5. The combination of a nylon and traditional partial removable dental prosthesis for improved esthetics: a clinical report.

    PubMed

    Ito, Masayasu; Wee, Alvin G; Miyamoto, Takanari; Kawai, Yasuhiko

    2013-01-01

    A benefit of a nylon partial removable dental prosthesis (PRDP) is the absence of a metal framework, providing improved esthetics. Unfortunately, the lack of a traditional framework reduces rigidity and the support of occlusal rests. This clinical report describes a combination of a nylon PRDP (polyamide denture base resin) and a traditional PRDP (framework/resin) for a Kennedy Class II, Modification 1, partially edentulous mandible. Copyright © 2013 The Editorial Council of the Journal of Prosthetic Dentistry. Published by Mosby, Inc. All rights reserved.

  6. Three-dimensional finite element stress analysis: the technique and methodology of non-linear property simulation and soft tissue loading behavior for different partial denture designs.

    PubMed

    Kanbara, Ryo; Nakamura, Yoshinori; Ochiai, Kent T; Kawai, Tatsushi; Tanaka, Yoshinobu

    2012-01-01

    The purpose of this study was to develop and report upon a methodology for a non-linear capacity 3D modeling finite element analysis evaluating the loading behavior of different partial denture designs. A 3D finite element model using human CT data was constructed. An original material constant conversion program was implemented in the data simulation of non-linear tissue behavior. The finite element method material properties of residual ridge mucosa were found to have seven material constants and six conversion points of stress values. Periodontal tissues were found to have three constants, and two conversion points. Three magnetic attachment partial denture designs with different bracing elements were evaluated. Technical procedures for finite element model simulation of nonlinear tissue behavior properties evaluating the oral behavior of prosthetic device designs are reported for prosthodontic testing. The use of horizontal cross-arch bracing positively impacts upon the comparative stability of the partial denture designs tested.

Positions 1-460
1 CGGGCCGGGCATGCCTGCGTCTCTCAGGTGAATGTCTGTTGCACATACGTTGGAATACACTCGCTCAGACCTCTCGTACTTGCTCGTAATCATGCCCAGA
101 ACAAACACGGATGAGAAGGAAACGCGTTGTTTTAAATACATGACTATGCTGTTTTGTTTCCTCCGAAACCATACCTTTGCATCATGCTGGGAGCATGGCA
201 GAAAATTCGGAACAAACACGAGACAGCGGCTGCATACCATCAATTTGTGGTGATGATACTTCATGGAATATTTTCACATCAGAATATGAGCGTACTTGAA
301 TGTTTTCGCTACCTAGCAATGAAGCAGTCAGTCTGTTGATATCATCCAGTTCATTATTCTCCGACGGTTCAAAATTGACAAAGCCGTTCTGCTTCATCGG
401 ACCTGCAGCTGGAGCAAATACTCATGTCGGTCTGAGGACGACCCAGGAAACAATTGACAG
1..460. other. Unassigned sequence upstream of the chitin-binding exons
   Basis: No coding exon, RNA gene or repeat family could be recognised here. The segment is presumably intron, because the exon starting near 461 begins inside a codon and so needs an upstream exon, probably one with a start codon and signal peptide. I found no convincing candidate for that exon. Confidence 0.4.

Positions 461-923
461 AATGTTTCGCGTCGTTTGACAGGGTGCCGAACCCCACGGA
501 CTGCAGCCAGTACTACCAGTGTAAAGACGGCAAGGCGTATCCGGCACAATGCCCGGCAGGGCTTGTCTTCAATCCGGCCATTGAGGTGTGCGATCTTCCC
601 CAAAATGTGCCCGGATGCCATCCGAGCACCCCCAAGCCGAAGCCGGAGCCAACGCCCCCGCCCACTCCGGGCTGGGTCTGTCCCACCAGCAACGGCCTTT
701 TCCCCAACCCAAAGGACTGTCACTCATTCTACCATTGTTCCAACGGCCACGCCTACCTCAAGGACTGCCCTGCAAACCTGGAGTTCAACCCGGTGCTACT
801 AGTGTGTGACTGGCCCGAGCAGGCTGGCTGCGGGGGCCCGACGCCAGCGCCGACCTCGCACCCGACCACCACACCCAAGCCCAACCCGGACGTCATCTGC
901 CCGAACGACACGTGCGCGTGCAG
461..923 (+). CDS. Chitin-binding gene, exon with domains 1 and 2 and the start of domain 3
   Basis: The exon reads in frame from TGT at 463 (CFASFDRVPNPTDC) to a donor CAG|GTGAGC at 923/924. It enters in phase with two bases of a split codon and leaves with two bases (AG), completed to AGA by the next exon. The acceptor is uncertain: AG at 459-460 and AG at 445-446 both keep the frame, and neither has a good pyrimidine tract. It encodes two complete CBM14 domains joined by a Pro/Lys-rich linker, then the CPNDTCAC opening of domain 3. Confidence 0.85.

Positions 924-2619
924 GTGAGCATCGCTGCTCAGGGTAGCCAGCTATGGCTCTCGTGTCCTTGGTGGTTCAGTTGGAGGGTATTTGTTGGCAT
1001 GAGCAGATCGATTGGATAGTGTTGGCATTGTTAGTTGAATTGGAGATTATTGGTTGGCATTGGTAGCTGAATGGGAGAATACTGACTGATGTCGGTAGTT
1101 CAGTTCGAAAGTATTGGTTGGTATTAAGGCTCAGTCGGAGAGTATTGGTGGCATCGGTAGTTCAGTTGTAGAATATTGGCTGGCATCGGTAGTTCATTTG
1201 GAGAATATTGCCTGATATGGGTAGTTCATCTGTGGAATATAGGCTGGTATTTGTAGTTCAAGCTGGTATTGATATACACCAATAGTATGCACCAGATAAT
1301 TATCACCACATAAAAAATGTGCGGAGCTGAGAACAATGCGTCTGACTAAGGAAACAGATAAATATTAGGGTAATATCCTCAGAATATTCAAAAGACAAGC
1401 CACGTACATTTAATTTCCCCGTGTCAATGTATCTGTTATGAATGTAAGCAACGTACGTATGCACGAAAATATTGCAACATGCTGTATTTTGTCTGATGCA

7. Comparative Evaluation of Marginal Accuracy of a Cast Fixed Partial Denture Compared to Soldered Fixed Partial Denture Made of Two Different Base Metal Alloys and Casting Techniques: An In vitro Study.

    PubMed

    Jei, J Brintha; Mohan, Jayashree

    2014-03-01

    The periodontal health of abutment teeth and the durability of fixed partial denture depends on the marginal adaptation of the prosthesis. Any discrepancy in the marginal area leads to dissolution of luting agent and plaque accumulation. This study was done with the aim of evaluating the accuracy of marginal fit of four unit crown and bridge made up of Ni-Cr and Cr-Co alloys under induction and centrifugal casting. They were compared to cast fixed partial denture (FPD) and soldered FPD. For the purpose of this study a metal model was fabricated. A total of 40 samples (4-unit crown and bridge) were prepared in which 20 Cr-Co samples and 20 Ni-Cr samples were fabricated. Within these 20 samples of each group 10 samples were prepared by induction casting technique and other 10 samples with centrifugal casting technique. The cast FPD samples obtained were seated on the model and the samples were then measured with travelling microscope having precision of 0.001 cm. Sectioning of samples was done between the two pontics and measurements were made, then the soldering was made with torch soldering unit. The marginal discrepancy of soldered samples was measured and all findings were statistically analysed. The results revealed minimal marginal discrepancy with Cr-Co samples when compared to Ni-Cr samples done under induction casting technique. When compared to cast FPD samples, the soldered group showed reduced marginal discrepancy.